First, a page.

Mr. MCCONNELL. Mr. President, last night, President Bush ordered America's military to disarm Saddam Hussein, eliminate his weapons of mass destination, and liberate the oppressed people of Iraq. The American people stand united behind the Commander-in-Chief and the men and women who defend our Nation.
For 12 years, the United States and a broad coalition of nations exhausted diplomatic means to contain and undermine Saddam Hussein's dangerous and tyrannical regime in order to end the threat posed by his pursuit of weapons of mass destruction. For 12 years, patient diplomacy yielded only persistent Iraqi intransigence and disobedience of international law. For 12 years, Saddam Hussein flagrantly violated United Nations Security Council Resolutions, making a mockery of that body by feverishly continuing his pursuit of chemical, biological, and nuclear weapons.
We have made every effort to avoid war, but diplomacy has finally run its course. Those who suggest that the United States is to balance for the failure of diplomatic efforts to disarm Hussein could not be further from the truth. The responsibility for this war rests squarely on the shoulders of Saddam Hussein, a ruthless tyrant whose disregard for the edicts of the United Nations is matched only by his disregard for the lives and interests of his own people.
It is clear that Saddam Hussein does not understand the language of diplomacy, but only the language of military force. What the United Nations failed to accomplish with 12 years of toothless diplomacy, the United States and a broad coalition of allied nations must now accomplish with just application of military force. On Monday, President Bush noted succinctly: "The United Nations Security Council has not lived up to its responsibilities, so we will rise to ours."
Truly, we must not let the world's most dangerous dictators acquire the world's most dangerous weapons. Unless tyrants like Hussein are disarmed, deterred, or destroyed, the use of weapons of mass murder against the United States and our allies is not a question of if, but of when. As President Bush said to the Nation last night, "We will meet that threat now with our Army, Air Force, Navy, Coast Guard and Marines, so that we do not have to meet it later with armies of firefighters and police and doctors on the streets of our cities."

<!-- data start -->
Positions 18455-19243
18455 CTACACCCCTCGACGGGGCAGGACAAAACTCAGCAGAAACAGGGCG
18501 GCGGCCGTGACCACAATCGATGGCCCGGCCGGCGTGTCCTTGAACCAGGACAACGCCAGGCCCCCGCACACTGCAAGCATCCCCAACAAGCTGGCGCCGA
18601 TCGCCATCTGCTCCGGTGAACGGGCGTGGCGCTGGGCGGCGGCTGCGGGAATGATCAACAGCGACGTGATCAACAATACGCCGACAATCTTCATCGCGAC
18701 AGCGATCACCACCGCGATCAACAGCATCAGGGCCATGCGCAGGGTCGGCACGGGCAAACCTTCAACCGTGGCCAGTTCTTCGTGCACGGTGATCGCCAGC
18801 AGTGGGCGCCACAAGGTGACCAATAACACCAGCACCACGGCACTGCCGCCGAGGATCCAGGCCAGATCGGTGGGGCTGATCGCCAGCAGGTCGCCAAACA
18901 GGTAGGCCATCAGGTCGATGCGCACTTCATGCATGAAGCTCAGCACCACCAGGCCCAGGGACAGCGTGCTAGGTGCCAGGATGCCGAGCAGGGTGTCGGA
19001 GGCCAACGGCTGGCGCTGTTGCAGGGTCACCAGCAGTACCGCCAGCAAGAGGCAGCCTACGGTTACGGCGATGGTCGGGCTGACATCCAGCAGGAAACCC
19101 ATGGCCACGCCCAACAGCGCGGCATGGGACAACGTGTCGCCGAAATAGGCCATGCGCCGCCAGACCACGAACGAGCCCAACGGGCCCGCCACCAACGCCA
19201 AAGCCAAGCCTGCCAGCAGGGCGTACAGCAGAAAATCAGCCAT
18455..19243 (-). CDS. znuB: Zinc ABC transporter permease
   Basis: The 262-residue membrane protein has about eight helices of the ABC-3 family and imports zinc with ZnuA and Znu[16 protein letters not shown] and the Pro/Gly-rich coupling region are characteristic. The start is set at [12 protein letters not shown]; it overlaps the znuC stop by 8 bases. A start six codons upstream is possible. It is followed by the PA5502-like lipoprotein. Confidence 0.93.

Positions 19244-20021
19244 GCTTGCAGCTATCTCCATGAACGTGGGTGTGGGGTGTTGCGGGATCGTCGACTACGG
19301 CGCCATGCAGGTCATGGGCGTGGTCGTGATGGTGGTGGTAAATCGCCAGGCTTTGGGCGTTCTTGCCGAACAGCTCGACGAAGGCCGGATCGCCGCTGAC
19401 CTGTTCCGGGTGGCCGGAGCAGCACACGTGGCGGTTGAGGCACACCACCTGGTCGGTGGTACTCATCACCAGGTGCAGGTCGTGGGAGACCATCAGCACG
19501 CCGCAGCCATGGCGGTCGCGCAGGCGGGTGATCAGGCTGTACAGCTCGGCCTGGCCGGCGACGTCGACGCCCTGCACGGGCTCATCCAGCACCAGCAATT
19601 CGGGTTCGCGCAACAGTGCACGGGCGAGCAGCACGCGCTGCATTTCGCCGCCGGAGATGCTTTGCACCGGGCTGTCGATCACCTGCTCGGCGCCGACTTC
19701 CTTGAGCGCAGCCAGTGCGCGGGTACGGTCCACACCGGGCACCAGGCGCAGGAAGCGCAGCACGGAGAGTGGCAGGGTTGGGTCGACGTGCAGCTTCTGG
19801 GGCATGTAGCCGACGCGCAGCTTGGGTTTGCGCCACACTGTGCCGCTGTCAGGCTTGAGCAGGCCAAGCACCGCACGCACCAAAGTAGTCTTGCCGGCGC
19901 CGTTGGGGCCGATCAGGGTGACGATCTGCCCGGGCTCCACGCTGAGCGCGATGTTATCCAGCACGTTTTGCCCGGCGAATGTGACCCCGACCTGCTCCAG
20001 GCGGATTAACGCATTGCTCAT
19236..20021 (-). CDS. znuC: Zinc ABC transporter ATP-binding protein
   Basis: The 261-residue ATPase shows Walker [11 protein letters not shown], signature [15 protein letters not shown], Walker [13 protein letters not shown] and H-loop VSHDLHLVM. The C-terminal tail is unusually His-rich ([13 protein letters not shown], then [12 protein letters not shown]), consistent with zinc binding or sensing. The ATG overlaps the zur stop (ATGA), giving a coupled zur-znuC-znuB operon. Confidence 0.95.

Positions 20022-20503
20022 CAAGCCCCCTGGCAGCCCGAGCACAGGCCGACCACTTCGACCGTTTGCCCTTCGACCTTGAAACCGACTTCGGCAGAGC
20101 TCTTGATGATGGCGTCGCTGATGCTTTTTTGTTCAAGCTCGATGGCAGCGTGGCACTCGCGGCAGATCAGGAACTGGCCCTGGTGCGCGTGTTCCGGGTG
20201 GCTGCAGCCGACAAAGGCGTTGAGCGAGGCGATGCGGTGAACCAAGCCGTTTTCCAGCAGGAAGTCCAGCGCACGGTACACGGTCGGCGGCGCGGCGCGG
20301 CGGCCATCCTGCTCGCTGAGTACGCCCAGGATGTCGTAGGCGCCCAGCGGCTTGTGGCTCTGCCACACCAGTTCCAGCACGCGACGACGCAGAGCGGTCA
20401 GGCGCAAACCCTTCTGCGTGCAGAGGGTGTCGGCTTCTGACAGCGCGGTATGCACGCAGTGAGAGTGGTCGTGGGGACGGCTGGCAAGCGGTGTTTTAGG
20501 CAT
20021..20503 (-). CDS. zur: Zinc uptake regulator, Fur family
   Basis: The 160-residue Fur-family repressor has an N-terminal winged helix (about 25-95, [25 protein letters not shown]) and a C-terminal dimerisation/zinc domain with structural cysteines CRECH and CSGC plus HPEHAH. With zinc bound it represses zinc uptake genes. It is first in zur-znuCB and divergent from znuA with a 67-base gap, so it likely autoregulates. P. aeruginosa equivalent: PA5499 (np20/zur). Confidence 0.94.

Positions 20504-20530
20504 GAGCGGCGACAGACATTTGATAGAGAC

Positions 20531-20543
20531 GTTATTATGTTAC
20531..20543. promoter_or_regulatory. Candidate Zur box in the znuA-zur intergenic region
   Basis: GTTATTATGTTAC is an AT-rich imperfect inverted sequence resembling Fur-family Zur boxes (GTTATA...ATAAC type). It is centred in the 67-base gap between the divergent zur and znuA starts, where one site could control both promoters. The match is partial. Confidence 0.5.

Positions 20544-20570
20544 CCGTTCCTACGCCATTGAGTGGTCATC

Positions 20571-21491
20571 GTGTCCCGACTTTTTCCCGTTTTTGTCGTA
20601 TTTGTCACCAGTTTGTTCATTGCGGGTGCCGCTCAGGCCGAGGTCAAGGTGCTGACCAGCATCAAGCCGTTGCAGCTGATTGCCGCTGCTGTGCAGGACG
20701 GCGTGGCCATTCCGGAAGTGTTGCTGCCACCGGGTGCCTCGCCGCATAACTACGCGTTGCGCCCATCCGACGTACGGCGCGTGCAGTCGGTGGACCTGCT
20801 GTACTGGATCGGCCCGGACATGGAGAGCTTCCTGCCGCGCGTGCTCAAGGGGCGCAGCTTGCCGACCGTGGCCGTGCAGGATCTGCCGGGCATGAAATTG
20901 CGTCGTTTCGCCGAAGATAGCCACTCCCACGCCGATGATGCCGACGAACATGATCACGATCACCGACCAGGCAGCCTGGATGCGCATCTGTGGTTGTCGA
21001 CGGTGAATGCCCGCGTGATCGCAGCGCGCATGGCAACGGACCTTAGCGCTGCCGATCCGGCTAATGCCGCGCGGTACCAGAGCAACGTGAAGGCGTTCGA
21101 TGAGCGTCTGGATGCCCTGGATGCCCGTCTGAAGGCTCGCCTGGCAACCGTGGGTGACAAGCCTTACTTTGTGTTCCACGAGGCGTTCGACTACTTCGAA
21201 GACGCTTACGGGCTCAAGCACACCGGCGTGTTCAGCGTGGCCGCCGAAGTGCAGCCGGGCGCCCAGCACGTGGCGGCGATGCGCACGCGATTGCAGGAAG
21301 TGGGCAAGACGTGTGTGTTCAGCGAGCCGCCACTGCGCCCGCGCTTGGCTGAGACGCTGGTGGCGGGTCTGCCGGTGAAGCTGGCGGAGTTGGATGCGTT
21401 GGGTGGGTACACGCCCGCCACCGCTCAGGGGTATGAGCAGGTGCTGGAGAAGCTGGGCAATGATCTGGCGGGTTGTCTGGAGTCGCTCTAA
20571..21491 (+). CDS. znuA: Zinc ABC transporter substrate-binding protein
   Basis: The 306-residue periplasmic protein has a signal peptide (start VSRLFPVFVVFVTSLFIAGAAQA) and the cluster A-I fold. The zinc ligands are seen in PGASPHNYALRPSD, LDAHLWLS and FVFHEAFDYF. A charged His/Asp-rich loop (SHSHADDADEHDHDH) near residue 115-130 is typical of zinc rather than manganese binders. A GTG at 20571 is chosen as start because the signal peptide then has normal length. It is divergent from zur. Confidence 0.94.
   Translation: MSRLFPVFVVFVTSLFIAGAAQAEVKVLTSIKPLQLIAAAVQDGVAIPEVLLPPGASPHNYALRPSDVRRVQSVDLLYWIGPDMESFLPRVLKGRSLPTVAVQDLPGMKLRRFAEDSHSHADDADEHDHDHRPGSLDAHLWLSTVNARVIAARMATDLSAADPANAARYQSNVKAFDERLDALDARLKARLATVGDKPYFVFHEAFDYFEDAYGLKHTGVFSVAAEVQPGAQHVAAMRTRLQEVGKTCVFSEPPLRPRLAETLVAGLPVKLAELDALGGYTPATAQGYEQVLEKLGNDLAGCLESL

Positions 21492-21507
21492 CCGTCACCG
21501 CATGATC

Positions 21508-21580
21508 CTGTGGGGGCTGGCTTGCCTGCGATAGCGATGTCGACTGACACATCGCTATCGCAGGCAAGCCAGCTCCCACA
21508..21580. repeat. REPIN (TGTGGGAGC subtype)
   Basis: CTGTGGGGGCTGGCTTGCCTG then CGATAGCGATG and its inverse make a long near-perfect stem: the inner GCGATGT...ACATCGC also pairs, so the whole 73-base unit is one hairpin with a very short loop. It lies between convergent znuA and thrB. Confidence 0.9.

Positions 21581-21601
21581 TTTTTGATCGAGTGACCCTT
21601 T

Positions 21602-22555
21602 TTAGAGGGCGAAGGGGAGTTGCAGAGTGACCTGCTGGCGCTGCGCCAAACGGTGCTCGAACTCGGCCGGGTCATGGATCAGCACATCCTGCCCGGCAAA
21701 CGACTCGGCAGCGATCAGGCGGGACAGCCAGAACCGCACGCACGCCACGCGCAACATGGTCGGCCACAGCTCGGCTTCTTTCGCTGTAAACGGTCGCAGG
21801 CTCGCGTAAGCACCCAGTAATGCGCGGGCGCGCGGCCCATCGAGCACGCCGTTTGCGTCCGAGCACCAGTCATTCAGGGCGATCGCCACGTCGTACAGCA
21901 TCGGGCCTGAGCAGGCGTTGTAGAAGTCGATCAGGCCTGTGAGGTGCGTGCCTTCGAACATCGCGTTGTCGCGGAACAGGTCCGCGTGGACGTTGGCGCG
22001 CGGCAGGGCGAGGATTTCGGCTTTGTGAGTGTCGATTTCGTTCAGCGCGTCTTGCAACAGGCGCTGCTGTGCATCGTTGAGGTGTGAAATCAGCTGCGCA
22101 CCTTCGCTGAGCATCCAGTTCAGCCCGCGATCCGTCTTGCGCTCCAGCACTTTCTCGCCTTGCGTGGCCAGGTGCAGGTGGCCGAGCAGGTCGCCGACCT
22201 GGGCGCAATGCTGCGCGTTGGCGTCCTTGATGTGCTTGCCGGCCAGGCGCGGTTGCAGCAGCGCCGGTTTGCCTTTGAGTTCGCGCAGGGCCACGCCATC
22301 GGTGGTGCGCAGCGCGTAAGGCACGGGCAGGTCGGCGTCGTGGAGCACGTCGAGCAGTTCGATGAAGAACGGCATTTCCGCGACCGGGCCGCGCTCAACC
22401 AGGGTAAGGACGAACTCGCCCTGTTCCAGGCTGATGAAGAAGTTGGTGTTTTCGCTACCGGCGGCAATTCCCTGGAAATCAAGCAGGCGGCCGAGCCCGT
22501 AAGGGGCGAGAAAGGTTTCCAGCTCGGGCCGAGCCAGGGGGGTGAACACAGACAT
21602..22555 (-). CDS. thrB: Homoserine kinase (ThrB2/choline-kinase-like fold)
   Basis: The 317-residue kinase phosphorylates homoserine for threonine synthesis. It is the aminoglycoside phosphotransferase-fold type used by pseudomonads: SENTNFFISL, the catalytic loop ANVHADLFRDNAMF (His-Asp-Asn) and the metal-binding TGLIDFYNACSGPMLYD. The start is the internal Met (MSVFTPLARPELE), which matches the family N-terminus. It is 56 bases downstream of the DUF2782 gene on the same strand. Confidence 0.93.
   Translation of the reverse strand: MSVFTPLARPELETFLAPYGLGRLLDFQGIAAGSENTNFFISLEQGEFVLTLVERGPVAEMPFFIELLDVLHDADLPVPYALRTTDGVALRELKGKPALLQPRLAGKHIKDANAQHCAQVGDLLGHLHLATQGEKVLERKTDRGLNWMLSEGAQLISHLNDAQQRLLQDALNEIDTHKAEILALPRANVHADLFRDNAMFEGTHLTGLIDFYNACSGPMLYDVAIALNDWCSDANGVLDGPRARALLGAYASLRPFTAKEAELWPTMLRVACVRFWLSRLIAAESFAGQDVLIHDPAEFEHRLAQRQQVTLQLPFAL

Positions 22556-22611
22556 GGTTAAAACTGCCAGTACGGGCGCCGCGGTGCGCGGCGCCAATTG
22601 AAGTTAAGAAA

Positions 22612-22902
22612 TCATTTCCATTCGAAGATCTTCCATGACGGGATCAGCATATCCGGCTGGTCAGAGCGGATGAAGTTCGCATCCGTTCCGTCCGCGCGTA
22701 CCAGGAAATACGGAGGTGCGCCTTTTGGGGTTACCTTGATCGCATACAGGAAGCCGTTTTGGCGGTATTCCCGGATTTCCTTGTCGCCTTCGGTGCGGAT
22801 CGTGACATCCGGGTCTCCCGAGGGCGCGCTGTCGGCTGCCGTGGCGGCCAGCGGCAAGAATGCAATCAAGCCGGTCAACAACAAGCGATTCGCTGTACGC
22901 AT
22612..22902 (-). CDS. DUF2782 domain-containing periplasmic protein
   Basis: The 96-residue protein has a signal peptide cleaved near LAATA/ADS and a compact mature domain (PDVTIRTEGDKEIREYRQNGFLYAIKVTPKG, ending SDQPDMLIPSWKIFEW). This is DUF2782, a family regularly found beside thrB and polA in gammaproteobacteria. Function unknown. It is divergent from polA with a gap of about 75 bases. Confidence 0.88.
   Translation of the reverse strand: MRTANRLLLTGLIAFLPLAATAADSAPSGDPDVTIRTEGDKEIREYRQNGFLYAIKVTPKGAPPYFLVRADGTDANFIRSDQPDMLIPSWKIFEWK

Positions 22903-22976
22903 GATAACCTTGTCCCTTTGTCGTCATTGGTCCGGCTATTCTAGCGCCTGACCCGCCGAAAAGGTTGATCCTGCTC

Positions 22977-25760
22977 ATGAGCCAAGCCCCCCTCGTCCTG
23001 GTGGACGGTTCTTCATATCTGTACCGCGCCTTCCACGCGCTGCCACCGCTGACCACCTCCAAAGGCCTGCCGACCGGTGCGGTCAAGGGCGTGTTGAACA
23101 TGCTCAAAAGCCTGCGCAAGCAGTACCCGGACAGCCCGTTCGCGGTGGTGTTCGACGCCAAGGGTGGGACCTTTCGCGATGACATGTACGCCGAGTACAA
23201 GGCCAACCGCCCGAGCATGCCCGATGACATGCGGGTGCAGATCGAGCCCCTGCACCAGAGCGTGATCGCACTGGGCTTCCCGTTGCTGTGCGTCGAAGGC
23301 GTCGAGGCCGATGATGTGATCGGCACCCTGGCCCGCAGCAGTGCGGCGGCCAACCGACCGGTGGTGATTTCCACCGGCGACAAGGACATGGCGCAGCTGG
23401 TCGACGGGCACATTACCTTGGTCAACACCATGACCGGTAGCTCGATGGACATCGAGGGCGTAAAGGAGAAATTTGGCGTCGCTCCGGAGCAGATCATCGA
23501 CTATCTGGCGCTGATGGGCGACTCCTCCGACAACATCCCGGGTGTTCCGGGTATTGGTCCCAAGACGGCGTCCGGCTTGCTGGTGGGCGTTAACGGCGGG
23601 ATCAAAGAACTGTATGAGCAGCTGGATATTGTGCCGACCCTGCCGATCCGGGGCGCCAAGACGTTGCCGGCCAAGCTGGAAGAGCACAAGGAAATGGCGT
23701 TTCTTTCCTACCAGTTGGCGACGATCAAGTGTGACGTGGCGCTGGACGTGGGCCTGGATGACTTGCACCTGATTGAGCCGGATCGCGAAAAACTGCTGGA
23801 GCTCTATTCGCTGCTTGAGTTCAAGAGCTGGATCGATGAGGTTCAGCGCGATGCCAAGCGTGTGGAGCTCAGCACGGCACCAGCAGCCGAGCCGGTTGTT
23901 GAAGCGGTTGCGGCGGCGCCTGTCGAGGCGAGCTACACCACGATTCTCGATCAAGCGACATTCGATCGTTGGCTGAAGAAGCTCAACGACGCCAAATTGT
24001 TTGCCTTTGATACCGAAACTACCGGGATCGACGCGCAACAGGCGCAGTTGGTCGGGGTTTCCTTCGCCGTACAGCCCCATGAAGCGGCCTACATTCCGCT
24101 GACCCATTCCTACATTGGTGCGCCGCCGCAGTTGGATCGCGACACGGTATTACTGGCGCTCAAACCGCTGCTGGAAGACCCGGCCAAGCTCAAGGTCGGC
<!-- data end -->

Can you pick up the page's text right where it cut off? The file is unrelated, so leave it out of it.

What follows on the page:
From Afghanistan and Albania to the United Kingdom and Uzbekistan, governments throughout the world have publicly committed to providing substantive support, military and otherwise, to our efforts to disarm Hussein by force. Many other nations have quietly offered material support for our efforts to liberate the oppressed people of Iraq. Indeed, this multilateral coalition is larger than that formed in support of Operation Desert Storm during the 1991 Persian Gulf War. The members of this broad coalition, many of which have suffered under oppressive authorization rule in the past, understand the danger of living at the mercy of tyrannical regimes that threaten peace and stability with weapons of mass murder.
Like all Americans, I hope and pray for the safety of our troops who fight so that we may remain free. I am proud to represent tens of thousands of Kentuckians who will participate in military operations overseas, as well as the thousands of Kentuckians in the National Guard and Reserves who have been activated to play critical roles in defending our homeland. My thoughts and prayers are with them and their families. These Kentuckians, led by the 101st Airborne, Air Assault, division based at Fort Campbell, KY, will defend our freedom and security with honor and dignity.
Just as our ongoing operations in the war against terrorism will require patience and perseverance, so too will this effort to liberate the Iraqi people. But we are resolved as a nation to carry out our mission in support of peace, stability, and freedom. We are certain that our cause is just, and necessary. As our military fights to protect America, to disarm Hussein, and to provide security in an unstable region, the liberation of the people of Iraq draws near. Unique in its place in the world, the United States does not fight wars of empire and expansionism. Rather, we fight for the protection of our liberty, and for the liberty of others. And just as in France in 1944, or Afghanistan in 2001, long-oppressed civilianswho have suffered under the brutal reign of Saddam Husseinwill soon experience the benevolence of the American people and their own inalienable right to live in freedom.
I am grateful for President Bush's steady leadership as Commander-in-Chief, and I have no doubt that our military men and women are the finest in the world and will defend our Nation with skill, precision, courage, and honor. May God bless America. And may He bless our soldiers in harm's way.